Hardiman and Livingston part ways

    Differences over plans to shut down the Kennedy

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    Tio Hardiman and Reverend Gregory Livingston

    Crusader Staff Report

    Activists Tio Hardiman and the Reverend Gregory Livingston have split over plans to shut down the Kennedy Expressway on Labor Day for a peace march.

    The two recently led a peace march that shut down Lake Shore Drive on the North Side and ended at Wrigley Field, where demonstrators called for the resignation of Chicago Police Superintendent Eddie Johnson and Mayor Rahm Emanuel.

    But according to a press release emailed to the Chicago Crusader, Hardiman on Tuesday, August 7, announced that he is no longer associated with Livingston.

    In his press release, Hardiman said during the Lake Shore Drive protest, Livingston wanted demonstrators to go to jail for the cause. Hardiman said he refused to allow marchers to “participate in civil disobedient tactics that would land them in jail or prompt aggressive force by law enforcement authorities.”

    Hardiman said the main strategy to shut down Lake Shore Drive was to put pressure on “the mayor and police superintendent by disrupting life –a little- of the more affluent North Side.

    “We fell out over this; he used me,” Hardiman said. “He is trying to use this as a stepping stone for his own career.”

    Hardiman said Livingston had the same idea, for protestors to be arrested, as they shut down the Kennedy Expressway leading to O’Hare Airport.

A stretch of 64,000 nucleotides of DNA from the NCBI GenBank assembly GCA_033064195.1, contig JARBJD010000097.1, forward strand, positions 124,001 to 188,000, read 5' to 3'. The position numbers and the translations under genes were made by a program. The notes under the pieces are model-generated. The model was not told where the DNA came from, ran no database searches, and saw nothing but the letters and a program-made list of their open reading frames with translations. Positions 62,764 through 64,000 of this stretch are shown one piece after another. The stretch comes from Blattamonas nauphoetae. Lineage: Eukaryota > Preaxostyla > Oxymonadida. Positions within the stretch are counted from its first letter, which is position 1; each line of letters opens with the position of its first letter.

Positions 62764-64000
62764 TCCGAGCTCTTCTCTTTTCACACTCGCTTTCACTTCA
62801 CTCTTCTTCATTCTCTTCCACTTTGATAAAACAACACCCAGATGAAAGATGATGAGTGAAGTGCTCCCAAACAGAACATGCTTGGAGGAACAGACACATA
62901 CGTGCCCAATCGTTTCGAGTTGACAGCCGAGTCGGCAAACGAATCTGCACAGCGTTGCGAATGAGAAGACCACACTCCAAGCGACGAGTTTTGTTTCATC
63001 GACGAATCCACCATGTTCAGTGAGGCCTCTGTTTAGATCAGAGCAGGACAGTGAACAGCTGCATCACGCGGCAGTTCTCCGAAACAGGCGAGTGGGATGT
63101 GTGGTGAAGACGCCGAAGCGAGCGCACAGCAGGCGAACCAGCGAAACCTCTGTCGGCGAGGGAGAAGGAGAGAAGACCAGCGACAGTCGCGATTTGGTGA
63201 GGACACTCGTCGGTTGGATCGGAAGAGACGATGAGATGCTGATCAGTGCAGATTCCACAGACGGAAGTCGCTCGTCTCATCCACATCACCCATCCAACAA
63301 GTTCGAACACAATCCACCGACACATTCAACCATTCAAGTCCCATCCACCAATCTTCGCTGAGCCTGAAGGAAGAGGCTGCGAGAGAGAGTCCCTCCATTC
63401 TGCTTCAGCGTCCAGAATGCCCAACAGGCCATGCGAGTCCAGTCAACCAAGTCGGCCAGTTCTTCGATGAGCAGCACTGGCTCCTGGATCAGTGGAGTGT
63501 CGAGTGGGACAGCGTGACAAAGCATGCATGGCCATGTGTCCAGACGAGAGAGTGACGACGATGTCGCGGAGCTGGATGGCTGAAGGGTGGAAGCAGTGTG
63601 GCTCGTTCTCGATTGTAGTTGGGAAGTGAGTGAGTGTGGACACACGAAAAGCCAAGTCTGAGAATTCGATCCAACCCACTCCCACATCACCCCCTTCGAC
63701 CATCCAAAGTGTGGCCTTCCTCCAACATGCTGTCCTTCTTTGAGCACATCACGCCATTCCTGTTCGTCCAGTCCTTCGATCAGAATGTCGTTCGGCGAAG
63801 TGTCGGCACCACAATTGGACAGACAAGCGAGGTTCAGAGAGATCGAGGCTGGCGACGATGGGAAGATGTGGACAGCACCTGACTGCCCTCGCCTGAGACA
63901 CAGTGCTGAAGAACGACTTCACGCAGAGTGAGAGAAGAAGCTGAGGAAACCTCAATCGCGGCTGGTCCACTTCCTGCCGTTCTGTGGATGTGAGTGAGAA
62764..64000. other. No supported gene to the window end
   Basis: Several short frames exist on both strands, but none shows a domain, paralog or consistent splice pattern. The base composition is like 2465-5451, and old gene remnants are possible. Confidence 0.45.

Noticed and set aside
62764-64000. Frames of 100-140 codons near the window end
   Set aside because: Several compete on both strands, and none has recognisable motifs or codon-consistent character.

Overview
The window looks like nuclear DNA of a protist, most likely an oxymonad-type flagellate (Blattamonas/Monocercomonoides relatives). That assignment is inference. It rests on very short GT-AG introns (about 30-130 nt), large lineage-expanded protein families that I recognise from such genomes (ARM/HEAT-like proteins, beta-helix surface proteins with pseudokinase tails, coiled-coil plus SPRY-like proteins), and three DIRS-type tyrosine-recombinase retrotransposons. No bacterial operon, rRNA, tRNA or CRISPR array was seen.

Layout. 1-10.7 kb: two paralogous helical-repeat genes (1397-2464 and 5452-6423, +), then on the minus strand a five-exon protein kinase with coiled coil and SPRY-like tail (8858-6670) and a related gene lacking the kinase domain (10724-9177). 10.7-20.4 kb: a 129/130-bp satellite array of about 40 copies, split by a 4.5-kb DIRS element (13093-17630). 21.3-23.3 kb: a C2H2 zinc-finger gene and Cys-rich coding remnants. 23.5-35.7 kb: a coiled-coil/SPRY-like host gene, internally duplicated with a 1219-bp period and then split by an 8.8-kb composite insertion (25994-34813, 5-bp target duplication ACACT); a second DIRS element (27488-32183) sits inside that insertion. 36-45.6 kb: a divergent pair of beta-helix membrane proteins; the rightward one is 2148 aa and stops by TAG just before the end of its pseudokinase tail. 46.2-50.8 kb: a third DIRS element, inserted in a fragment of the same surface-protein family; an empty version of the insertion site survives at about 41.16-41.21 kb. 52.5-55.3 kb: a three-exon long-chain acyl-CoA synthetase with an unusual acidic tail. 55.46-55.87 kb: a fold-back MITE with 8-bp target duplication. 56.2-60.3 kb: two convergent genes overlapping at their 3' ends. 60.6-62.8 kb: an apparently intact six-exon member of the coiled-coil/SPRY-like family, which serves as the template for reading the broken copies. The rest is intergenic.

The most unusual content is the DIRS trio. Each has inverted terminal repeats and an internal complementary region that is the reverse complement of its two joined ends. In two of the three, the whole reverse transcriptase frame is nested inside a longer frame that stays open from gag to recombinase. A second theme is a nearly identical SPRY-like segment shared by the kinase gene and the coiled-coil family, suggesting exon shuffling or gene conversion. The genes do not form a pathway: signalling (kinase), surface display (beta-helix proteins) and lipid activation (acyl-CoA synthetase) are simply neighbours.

Hardiman, who twice ran for governor in Illinois, said he does not agree with Livingston’s ideas.

    “The Lake Shore Drive shutdown was a great success, and no one got arrested, and there was no violence. Tio Hardiman has no intentions of disrupting travel during the Labor Day weekend on the Kennedy Expressway,” according to the press release.

    “My job as a leader is to make sure the people are safe, period. He wants to do something else, and I am not trying to get people arrested. We are peaceful demonstrators and professional, and I don’t want us to be seen as simply some rebellious, radical people walking down the street with no plans.”

    According to the text messages shared with the Chicago Tribune, Hardiman appeared “upset” after learning that Livingston was coordinating media events without his knowledge.

    “Greg Livingston is on his own when it comes to any kind of shutdown of the Kennedy Expressway headed to O’Hare. It has nothing to do with me. We are no longer affiliated with him.”

    Livingston in a brief interview with the Crusader, denies the two have split and looks forward to working with Hardiman in the future.

    When asked about the Tribune article, Livingston said, “I’ll say this. We had a great march last Thursday. Tio Hardiman is a great and talented person. There’s nothing about a split between us at the moment. That’s my take on it.”

    According to the Tribune, Livingston, who heads the Coalition for a New Chicago, a social justice organization, said Hardiman came up with the idea of the Lake Shore Drive protest. Livingston said he came up with the idea of marching to Wrigley Field. But Hardiman disagreed, saying he did not agree with allowing protestors to be arrested and taken to jail.

    “He hijacked my movement,” Hardiman told the Tribune about the Lake Shore Drive march. “Everybody out there knew that was my idea – except for him.”

    Livingston did not confirm or deny the veracity of the Tribune article when asked by the Crusader.

    Hardiman said the Violence Interrupters will announce later this week their next plan of action for encouraging all of Chicago to address the escalating violence in the city.

     

     

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